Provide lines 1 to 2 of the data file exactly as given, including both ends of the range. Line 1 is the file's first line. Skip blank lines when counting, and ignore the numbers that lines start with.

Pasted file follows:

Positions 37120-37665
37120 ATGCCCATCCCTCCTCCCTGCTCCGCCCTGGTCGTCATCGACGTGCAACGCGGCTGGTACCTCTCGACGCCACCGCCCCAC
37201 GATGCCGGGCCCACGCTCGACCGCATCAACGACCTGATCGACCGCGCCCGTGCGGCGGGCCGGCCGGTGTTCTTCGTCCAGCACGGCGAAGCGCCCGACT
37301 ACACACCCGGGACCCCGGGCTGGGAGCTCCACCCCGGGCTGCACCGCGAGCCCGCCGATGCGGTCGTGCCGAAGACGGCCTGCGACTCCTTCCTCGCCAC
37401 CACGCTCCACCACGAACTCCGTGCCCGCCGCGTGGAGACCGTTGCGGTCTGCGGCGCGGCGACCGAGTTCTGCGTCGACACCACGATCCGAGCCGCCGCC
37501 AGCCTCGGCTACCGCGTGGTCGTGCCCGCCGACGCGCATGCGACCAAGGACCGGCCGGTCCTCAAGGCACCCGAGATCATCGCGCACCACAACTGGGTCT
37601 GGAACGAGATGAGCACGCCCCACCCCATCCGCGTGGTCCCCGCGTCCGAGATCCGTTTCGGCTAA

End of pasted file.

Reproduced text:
Positions 37120-37665
37120 ATGCCCATCCCTCCTCCCTGCTCCGCCCTGGTCGTCATCGACGTGCAACGCGGCTGGTACCTCTCGACGCCACCGCCCCAC